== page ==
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Security researchers: Safari for Windows not so secure

Within hours of release, veteran researchers find holes in the new Windows browser from Apple and post their results online.

Robert Vamosi Former Editor
As CNET's former resident security expert, Robert Vamosi has been interviewed on the BBC, CNN, MSNBC, and other outlets to share his knowledge about the latest online threats and to offer advice on personal and corporate security.
Robert Vamosi

Within hours of Apple's public release of the beta for Safari 3.0 for Windows, three security researchers independently found holes within the new browser. Researcher Aviv Raff highlighted in a blog post the company's product statement, that reads: "Apple's engineers designed Safari to be secure from day one." Raff found a vulnerability, a memory corruption error that could allow an attacker to insert malicious code on a Windows machine, within three minutes using publicly available fuzzing tools.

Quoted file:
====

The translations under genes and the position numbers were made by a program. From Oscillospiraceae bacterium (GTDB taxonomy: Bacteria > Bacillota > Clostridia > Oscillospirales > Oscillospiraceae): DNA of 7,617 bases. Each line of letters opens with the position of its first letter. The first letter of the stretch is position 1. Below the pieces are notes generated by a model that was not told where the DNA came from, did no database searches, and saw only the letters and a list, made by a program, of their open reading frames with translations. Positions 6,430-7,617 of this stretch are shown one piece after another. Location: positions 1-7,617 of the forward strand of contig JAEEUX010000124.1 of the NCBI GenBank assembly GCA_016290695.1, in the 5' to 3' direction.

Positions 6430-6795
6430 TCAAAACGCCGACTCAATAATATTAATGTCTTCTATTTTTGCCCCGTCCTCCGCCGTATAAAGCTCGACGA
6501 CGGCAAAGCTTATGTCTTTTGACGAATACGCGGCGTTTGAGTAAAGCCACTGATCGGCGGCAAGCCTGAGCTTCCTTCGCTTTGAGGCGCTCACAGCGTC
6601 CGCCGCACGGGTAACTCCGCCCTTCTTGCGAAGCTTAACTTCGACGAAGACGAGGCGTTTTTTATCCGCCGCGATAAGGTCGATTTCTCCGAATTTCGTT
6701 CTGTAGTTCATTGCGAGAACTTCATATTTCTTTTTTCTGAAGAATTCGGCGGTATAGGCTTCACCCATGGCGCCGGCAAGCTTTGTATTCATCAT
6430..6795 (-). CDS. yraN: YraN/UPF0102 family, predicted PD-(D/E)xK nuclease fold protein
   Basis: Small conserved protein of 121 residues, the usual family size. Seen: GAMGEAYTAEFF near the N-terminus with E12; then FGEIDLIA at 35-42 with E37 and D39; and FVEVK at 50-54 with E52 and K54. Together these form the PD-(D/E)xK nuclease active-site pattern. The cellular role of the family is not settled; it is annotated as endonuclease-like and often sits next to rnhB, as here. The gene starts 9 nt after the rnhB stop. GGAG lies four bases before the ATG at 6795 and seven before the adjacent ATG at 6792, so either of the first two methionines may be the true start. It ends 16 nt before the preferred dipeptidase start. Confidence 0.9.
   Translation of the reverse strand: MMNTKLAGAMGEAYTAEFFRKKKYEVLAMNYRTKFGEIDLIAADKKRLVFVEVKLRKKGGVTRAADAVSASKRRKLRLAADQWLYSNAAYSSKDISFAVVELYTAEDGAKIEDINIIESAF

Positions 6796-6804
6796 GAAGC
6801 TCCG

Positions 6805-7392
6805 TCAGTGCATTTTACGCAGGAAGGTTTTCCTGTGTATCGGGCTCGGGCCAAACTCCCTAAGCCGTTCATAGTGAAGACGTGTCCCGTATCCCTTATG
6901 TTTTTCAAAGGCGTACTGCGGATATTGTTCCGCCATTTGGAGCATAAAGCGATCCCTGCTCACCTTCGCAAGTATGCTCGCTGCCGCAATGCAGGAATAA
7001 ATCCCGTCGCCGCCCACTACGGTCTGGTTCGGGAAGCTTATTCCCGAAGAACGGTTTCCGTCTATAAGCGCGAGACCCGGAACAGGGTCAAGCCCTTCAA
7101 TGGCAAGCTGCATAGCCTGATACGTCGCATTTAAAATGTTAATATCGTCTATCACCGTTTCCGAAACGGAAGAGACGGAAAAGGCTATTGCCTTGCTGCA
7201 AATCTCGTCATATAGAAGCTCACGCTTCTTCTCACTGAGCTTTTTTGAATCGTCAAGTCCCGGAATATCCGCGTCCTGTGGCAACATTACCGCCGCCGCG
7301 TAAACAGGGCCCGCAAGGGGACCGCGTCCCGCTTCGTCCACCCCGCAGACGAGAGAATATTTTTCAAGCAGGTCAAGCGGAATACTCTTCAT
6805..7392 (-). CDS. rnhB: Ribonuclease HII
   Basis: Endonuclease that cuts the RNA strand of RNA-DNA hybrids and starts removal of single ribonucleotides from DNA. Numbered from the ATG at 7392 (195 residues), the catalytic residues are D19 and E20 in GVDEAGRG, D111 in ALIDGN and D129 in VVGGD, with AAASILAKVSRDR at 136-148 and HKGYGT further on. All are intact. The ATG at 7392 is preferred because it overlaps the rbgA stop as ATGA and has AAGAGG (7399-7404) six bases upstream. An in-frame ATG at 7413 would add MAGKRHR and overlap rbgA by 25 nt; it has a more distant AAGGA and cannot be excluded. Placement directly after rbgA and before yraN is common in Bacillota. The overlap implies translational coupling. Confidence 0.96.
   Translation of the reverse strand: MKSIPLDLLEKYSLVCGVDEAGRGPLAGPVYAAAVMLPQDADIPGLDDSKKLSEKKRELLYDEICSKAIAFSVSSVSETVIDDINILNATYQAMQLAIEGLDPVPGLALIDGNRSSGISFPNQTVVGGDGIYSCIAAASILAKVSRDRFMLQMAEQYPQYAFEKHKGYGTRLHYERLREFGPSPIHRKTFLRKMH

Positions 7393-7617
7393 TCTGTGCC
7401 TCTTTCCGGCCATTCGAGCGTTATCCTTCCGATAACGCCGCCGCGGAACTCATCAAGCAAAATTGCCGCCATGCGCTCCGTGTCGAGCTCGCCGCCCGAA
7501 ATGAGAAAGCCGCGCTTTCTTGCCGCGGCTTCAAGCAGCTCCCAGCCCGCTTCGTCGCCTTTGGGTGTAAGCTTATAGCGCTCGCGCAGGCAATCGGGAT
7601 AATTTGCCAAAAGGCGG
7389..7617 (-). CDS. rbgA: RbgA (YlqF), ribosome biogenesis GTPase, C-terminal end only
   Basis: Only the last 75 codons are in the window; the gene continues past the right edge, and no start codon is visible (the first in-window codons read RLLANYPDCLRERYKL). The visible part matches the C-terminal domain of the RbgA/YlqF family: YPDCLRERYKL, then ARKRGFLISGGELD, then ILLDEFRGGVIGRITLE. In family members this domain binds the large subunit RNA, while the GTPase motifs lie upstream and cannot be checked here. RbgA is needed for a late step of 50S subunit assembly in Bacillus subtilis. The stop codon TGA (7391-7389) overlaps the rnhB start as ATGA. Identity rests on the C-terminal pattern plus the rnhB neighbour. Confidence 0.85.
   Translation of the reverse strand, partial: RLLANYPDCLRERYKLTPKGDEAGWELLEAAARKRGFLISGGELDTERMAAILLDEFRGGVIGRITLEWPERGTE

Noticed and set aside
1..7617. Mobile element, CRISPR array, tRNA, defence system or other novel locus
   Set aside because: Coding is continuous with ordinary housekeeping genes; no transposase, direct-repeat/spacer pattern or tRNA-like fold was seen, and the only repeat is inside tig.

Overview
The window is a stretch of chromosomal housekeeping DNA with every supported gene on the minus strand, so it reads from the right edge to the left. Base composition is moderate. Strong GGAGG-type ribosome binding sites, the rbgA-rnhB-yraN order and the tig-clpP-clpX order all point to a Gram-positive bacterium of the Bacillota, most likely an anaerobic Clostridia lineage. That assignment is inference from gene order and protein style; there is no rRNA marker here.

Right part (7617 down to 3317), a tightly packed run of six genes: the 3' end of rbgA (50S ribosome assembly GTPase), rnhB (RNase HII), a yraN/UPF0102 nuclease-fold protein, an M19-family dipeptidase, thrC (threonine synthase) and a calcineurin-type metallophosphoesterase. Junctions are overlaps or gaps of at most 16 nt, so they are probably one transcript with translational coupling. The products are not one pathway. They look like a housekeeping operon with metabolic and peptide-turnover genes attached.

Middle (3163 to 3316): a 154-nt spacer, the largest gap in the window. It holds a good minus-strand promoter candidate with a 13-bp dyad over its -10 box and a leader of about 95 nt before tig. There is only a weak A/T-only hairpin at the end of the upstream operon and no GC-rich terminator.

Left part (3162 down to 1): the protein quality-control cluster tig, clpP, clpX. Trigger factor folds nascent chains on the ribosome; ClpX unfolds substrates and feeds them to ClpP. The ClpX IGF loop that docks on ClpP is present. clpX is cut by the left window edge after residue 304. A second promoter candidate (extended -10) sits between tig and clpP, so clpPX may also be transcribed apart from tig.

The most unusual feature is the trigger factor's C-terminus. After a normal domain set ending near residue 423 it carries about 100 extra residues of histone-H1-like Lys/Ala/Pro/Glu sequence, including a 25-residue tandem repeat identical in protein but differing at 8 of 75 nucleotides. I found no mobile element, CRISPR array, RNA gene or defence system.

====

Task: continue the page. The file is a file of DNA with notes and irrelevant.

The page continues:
Security researcher David Maynor, posting on his Errata security blog, said he was also able to generate a memory corruption error "in no time." By the end of the day, he was able to generate a total of six bugs--four producing a denial of service (crash), and two capable of executing remote code.

Veteran security researcher Thor Larholm wrote in his blog that he found a "0day" vulnerability in Safari within two hours. The flaw exists in how Safari handles URL protocols within Windows, causing a denial of service (crash). Larholm has published an exploit to demonstrate the flaw.

All of the vulnerabilities were found on Windows machines; none of the researchers could say whether these flaws also existed on the Mac OS.